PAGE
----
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Diyala Battles Water Shortage

Muhammed Abdullah
Haj Abdul-Ali al-Karkhi is happy to see water flowing once again in the canal that passes through his land after a drought that has lasted three years. One month and a half ago Iranian authorities released…
29.10.2009  |  Diyala

Al-Karkhi had stopped his agricultural activities in Suleiman village, located to the north-east of Baqouba city, “waiting for the Iranians to allow Iraqis water to irrigate our orange trees.”

Fifty one-year-old al-Karkhi said that he and his fellow farmers were optimistic when Saddam Hussein’s regime was first toppled because they thought that they would be able to expand their activities and export oranges to neighbouring countries. However, the scarcity of rain, Iran’s attempts to divert the rivers flowing into the country and the building of dams and other barriers by Turkey and Iran is now threatening their livelihoods they say.

According to Samira al-Shibli, a Diyala province spokesperson, “a delegation from the local council visited Iran last month and reached an agreement upon which Iran committed to release water from al-Wand river in order to prevent an environmental and agricultural disaster in the province.”

Al-Shibli says he hopes that the Iraqi government will pursue the “good understandings” reached with Iran in order to help farmers survive.

Diyala, known by many Iraqis as the country’s “fruit basket” is famous for its orange trees, in addition to other fruits and vegetable. But the drought and the diversion of river flows have paralyzed all agricultural activities.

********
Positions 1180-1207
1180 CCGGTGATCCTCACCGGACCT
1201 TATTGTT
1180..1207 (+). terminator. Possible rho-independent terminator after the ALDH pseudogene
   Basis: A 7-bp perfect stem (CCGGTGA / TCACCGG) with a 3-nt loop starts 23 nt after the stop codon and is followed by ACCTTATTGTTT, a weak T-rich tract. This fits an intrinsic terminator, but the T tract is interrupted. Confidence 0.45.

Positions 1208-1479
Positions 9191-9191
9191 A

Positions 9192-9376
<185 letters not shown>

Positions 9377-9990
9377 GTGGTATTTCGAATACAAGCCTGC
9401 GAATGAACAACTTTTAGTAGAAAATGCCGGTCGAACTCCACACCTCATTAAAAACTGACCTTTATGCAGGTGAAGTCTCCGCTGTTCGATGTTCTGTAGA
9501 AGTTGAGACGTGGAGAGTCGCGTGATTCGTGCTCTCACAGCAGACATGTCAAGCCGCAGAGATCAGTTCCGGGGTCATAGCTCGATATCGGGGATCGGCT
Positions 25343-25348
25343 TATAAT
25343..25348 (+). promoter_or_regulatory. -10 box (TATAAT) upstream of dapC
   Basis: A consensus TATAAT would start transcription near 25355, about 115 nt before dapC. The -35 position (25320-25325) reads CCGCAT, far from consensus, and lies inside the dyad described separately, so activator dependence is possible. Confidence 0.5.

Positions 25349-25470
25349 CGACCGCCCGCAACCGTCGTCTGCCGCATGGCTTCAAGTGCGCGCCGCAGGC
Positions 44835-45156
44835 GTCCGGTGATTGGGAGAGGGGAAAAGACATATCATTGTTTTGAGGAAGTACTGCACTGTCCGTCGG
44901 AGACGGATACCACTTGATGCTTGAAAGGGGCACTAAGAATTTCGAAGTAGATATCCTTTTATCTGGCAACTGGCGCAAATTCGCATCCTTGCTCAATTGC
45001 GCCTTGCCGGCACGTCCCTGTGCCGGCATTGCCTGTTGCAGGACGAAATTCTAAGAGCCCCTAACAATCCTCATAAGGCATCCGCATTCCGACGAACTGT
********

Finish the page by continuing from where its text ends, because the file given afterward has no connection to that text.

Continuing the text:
While the Iranian decision to release more water through the Wand River has helped ease the situation, other important rivers flowing into Iraq from Iran continue to suffer sharp decreases in their water levels.

This week another Iraqi delegation, headed by Abdel Latif Rasheed, the country's water resources minister, visited Tehran and conferred with Iranian government officials on the water issue. Rasheed has demanded the formation of a higher technical commission from the two countries to resolve the water sharing problems.

According to Abdul Salam Khudayr, an official at Diyala’s agriculture directorate, “Iran has built dams on joint rivers and diverted the flow of some of these rivers in violation of international agreements.” Khudayr told Niqash that “the building of dams has led to the complete destruction and failure of agriculture in the province.”

“Diyala suffered the loss of 43 percent of its agricultural lands in the first year of the drought and this percentage has now risen to 80 percent,” said Khudayr.

The province’s agriculture directorate says that 3.5 million dunnums of land have been affected by the drought, killing hundreds of orange trees.

In an attempt to solve the water shortage the provincial administration started to dig water wells last year but the project has not met with great success.

Not only has the drought damaged the agricultural land, but it has also led to an unprecedented exodus of farmers to the cities in search of work.

According to a source at the agriculture directorate, more than 70 percent of Diyala’s inhabitants depend on agriculture as their main source of income and hundreds of farmers have now been forced to abandon the land and find work as porters or drivers in the cities. Other farmers have sold their land to property developers who have begun building residential complexes in a step which could threaten the province’s long-term agricultural prospects.

Abdul Sattar Khalifa, responsible for the agricultural lands across the province, told Niqash that “banning agricultural land owners from using their lands for housing purposes and for other purposes is needed to preserve Diyala’s agriculture sector.”

While the recent step by Iran has brought farmers like al-Karkhi a brief moment of respite, they remain pessimistic about their situation saying that much more needs to be done if they are to survive the crisis.

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